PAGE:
Sometimes, big surprises can come from where you least expect it. On paper, this Torino vs. Parma match-up had very few people fretting in anticipation: with most of the Granata supporters eagerly awaiting the Tuesday derby with Juventus, and the Gialloblu’s season summarized by ‘an in & out battle of the relegation zone’, there really was not much interest for the neutral supporter. But boy… anyone that did go to the Turin Olimpico Saturday afternoon sure didn’t feel sorry. 8 goals, one post, one crossbar, one missed penalty call, and lots and lots of fair play. Almost surreal for a Serie A fixture.
At the end of the day, those that will feel most sorry for the final scoreline will be Parma. Domenico Di Carlo’s team is really having a rough season to say the least (the Gialloblu haven’t managed to win a single away game the entire year), but blowing away a 3-goal lead must be really be burning inside for the Parma players. But let’s proceed in order.
The biggest emotions of the match took place in the first half: 6 goals and a non-penalty call for handball, at the time when Torino was up by one. Indeed, despite Parma’s initial aggressive debut, the home team were the first to get on the scoreboard: exploiting a long ball forward by Di Loreto, Roberto Stellone got in behind the Parma defense, resisted the return of Fernando Couto, and beat Luca Bucci with a powerful low drive between the keeper’s legs. 1-0 Torino.
The goal galvanized Novellino’s men, who upped the tempo and tactical placement of their players, keeping their Gialloblu opponents inside their own half for a good while. Around minute 15, Torino could have obtained a penalty for a handball inside the Parma box (Damiano Zenoni the culprit), but referee Nicola Ayroldi decided to wave play on. It would have probably made a big difference in the events to follow.
During Torino’s best playing period, Parma equalized: minute 29, McDonald Mariga (I swear that’s his name) stole the ball inside the Torino box, and launched a backpass for Andrea Gasbarroni. The ex-Juve trainee controlled it and directed a low shot way out of Matteo Sereni’s reach. 1-1. Not even 3 minutes had passed, when Gasbarroni (yet again) lit up the magic light and invented a marvelous free-kick strike from 25m, straight into the top left corner of the Torino goal. 2-1 Parma.
If you thought Parma’s second goal was worth the entrance ticket, the third one (3 minutes from the end of the half) must have left you dumbfounded. Following a Parravicini cross from the left cleared by Natali, the ball rebounded to Stefano Morrone 5-6 meters outside the box. The Parma midfielder didn’t think about it twice, and armed an absolute storming volley with his right foot, swerving into the top right corner of Sereni’s goal!! 3-1 Parma, and undoubtedly the goal of the week (I defy anyone to score a better one this week-end).
Wait it’s not over: time for two more goals before the break. What TWO?? Yes two. Torino didn’t even have the time for kick-off, that their opponents made it four: the Granata defense went to sleep allowing Igor Budan to get through on net, and the Croatian striker didn’t fail the finish. 4-1 Parma, but not for long. Indeed, in the last play of the half, Cesare Natali had the chance to compensate for his earlier mistake, and calmly headed an Alessandro Rosina free-kick from close-range (and virtually unmarked). 4-2 Parma at the break, with 45 more minutes to go. Incredible stuff at the Olimpico of Turin.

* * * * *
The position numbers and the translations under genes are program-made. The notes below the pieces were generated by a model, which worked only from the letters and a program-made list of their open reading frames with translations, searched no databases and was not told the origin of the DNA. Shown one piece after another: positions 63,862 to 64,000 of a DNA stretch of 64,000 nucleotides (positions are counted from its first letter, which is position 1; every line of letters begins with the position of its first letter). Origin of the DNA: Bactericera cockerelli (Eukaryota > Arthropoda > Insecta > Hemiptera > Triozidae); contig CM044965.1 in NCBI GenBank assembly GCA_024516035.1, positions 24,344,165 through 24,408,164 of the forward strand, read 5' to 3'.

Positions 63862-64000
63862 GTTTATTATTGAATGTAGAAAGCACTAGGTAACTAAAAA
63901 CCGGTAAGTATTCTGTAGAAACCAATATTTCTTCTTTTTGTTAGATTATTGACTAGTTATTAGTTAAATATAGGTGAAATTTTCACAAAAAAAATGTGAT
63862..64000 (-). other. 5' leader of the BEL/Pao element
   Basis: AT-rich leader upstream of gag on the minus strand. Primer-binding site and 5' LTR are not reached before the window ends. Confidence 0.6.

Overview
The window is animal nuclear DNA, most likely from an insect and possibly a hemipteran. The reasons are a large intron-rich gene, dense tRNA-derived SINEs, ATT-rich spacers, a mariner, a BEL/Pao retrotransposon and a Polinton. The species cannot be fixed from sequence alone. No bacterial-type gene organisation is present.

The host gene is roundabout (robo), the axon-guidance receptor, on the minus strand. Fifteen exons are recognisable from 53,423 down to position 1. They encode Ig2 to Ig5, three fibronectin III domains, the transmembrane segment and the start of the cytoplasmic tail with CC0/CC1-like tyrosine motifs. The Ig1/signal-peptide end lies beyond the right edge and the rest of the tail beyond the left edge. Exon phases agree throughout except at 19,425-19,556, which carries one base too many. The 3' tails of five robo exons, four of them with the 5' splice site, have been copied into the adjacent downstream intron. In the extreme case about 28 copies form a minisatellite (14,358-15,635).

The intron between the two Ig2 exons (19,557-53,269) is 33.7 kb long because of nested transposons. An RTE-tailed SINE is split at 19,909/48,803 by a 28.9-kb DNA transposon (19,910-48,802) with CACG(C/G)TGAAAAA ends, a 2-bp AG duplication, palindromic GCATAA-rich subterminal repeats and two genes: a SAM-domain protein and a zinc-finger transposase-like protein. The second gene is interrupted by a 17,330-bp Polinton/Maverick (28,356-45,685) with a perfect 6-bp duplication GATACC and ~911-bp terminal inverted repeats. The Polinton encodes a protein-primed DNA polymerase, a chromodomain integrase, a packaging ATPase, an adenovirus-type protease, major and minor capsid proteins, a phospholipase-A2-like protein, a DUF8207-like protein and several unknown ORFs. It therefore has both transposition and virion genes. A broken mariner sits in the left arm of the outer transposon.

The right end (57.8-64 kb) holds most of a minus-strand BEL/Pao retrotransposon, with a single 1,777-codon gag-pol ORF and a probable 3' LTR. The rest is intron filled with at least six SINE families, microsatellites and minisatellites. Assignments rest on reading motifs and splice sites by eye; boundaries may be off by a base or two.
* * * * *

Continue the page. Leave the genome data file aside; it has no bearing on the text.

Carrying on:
Walter Novellino must have really pulled the ears of his players at the break, because Torino came back onto the field with a different attitude in the 2nd period. Sequentially inserting David Di Michele, Alvaro Recoba, and Nicola ventola, the Granata’s manager intentions were very clear: get those two goals back at all costs, even with the risk of conceding a few more. A very real risk, especially if one looks at Mariga’s 63rd minute crossbar, which could have brought the score to 5-2. Instead Torino pulled another step closer to the draw, when a Recoba corner-kick from the left found Stellone inside the box, and the Granata striker re-directed the cross inside the bottom-left corner of Sereni’s net. 4-3, and Parma now decidedly under pressure.
Too much pressure eventually, for a team which at the end of tonight will still be looking for their first away win of the season. In minute 82, a long ball by Sereni found the header of Stellone for the flick-on, allowing David Di Michele to slip between Couto and Falcone, and beat the Parma keeper with a chipped shot. 4-4. And would you believe if I told you that Torino actually came close to winning this? In stoppage time, a Gianluca Comotto right-wing cross found the header of Nicola Ventola inside the box… straight onto the crossbar!!
The Granata really dodged a big bullet on this one, but in the end the players must really be praised for their determination and the way they battled to come from 3 goals behind! If Torino plays with the same intensity vs. Juventus, we’re in for a lava-hot ‘Derby della Mole’ on Tuesday.
If any of you are interested in extended highlights of this match, you can find them here on the official Torino site (watch out, 25MB file). Else see the YouTube link below.
|GOALSCORERS: 11′ Stellone (T), 29′, 32′ Gasbarroni (P), 42′ Morrone (P), 43′ Budan (P), 45′ Natali (T), 69′ Stellone (T), 82’ Di Michele (T).|
|TORINO (4-4-2): Sereni – Comotto, Di Loreto, Natali, M.Pisano – Diana, Corini (64’ Recoba), P.Zanetti, Lazetic (46’ Di Michele) – Stellone, Rosina (80’ Ventola). (bench: Gomis, Lanna, Grella, Barone). Coach: Novellino.|
|PARMA (4-4-1-1): Bucci – Castellini, Falcone, Couto, D.Zenoni – Mariga, Parravicini (92’ Cigarini), Morrone, Pisanu – Gasbarroni (75’ Morfeo) – Budan (65’ Corradi). (bench: Pavarini, Rossi, C.Lucarelli, Reginaldo). Coach: Di Carlo.|